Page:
Barry Keoghan bounds into the room and greets me with a warm hug, shortly before revealing that he has recently been in Italy. The interview is off to a good start. The 27-year-old Irish actor is jet lagged, late, cheerful and very clean, arriving with damp hair and wearing absurdly comfortable clothes that seem to turn this London hotel lobby into his own living-room. Pale-blue t‑shirt, joggers, trainers. Sitting every which way except the right one in his stiff armchair, Keoghan is irrepressibly boyish, and though he seems embarrassed and bored at being interviewed he is too gracious to kick against it.
I warm him up by asking him a little about his travels and living circumstances. He has recently relocated to New York, which he finds less showy and empty than Los Angeles: “the only place I liked there was Venice – the beach.” Has he got a place of his own? No: he’s staying with friends and living in hotels. There isn’t even an iota of starriness to Keoghan, even while talking about LA and New York hotels, which he does while peering at a green nutrition shake that has arrived for him.
Keoghan tells me a little about his life – he grew up in Summerhill, the innermost district of Dublin, and received no formal training in acting. Instead he cut his teeth in a 10-man theatre group that he bunked off school for on the reg. That’s when him and his mates weren’t sneaking into the local cinema to watch Hollywood flicks for free.
He owes his first big break to writer-director Mark O’Connor who gave him the lead in 2011 gangster film, Between the Canals, for which he was street casting. Keoghan saw the flyer pinned up in a shop window, dialled the number. Next came a role in rough and ready Irish TV drama Love/Hate. Keoghan’s career was up and running.
He seems to forget we’re doing an interview and asks me about my life. I tell him I grew up in France and he brightens. “Is it true,” he asks me, “that the French… always have wine with their dinner?” I tell him that it’s absolutely true, and Keoghan falls about laughing, his face creasing up with joy. “Hahahahaha, that’s gas, man! That’s gas.”
After a couple of minutes spent laughing together about French people drinking wine, I ask him what drew him to his new film, Calm With Horses. It follows his most notable roles: an award-winning breakout performance in Yorgos Lanthimos’s nightmarish thriller The Killing of a Sacred Deer (2017) – in which he played an unhinged, twisted teen boy with a chilling, unreadable leer, informed by the documentaries he watched as a child – and a prominent role in Christopher Nolan’s World War II epic Dunkirk (2017).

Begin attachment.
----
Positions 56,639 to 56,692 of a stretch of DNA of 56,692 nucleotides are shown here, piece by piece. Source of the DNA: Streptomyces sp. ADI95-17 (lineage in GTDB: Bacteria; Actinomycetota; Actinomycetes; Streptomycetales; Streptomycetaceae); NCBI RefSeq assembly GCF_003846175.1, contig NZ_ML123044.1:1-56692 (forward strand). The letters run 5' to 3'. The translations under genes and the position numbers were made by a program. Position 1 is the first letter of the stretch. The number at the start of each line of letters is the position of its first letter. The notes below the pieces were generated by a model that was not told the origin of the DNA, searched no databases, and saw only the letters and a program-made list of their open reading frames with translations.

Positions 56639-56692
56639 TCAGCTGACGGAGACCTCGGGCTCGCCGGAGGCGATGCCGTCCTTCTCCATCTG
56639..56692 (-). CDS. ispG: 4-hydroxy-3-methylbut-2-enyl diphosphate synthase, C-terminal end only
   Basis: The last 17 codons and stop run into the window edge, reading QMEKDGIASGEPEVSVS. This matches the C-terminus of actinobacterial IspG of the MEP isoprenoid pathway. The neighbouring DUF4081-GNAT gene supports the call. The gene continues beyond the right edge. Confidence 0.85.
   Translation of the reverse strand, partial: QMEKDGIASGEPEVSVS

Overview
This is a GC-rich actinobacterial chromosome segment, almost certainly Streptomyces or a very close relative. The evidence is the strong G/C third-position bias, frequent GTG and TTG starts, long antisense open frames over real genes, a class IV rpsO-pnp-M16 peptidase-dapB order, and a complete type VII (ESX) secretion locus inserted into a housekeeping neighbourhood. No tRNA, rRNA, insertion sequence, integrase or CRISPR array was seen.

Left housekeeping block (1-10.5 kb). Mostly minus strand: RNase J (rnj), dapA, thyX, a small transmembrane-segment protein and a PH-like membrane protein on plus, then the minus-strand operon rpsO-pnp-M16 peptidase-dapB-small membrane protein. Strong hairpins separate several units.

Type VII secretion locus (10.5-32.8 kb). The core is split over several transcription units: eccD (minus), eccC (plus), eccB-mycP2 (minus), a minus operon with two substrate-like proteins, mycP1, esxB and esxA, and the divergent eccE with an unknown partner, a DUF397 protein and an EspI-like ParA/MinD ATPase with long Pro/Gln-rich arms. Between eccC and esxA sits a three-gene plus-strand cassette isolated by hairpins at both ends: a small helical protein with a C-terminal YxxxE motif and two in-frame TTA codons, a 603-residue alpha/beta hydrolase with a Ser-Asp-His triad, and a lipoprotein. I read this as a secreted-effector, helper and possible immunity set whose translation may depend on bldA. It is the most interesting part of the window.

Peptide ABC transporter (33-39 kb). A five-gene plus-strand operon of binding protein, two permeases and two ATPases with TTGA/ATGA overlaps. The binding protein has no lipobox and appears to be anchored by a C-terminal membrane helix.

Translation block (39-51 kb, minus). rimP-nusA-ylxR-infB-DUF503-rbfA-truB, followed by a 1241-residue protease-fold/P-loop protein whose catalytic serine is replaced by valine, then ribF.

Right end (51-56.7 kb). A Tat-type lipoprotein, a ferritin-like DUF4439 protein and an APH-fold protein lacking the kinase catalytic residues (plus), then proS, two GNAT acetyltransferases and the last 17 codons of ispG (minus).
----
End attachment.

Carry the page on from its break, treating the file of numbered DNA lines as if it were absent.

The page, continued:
Keoghan tells me he was attracted to the opportunity to film back in Ireland – “It’s so beautiful there, the landscape is a whole character of its own” – and was eager to work with Nick Rowland. He had seen the director’s first short movie, Dancing In The Ashes, and was keen to get on board with a project that’s an adaptation of a short story by Colin Barrett in his prize-winning series Young Skins.
Keoghan had originally wanted the lead role of simple-minded gang enforcer Arm (which went to Cosmo Jarvis instead) but is a fine fit for the ambiguous, frightening, confused Dymphna, the scion of a family of petty criminals, who manipulates and uses his friend.
I ask if any element of this Irish film’s grim brutality drew him to the movie – Keoghan’s mother died of an overdose when heroin addiction was rife in Dublin in the early ’90s, and so he and his brother went through the system accumulating thirteen foster homes in total during a childhood that sounds steeped in hardship. But he bats away my question, gently. His personal experience didn’t influence his decision. “But I use that pain in every role,” he says, quietly.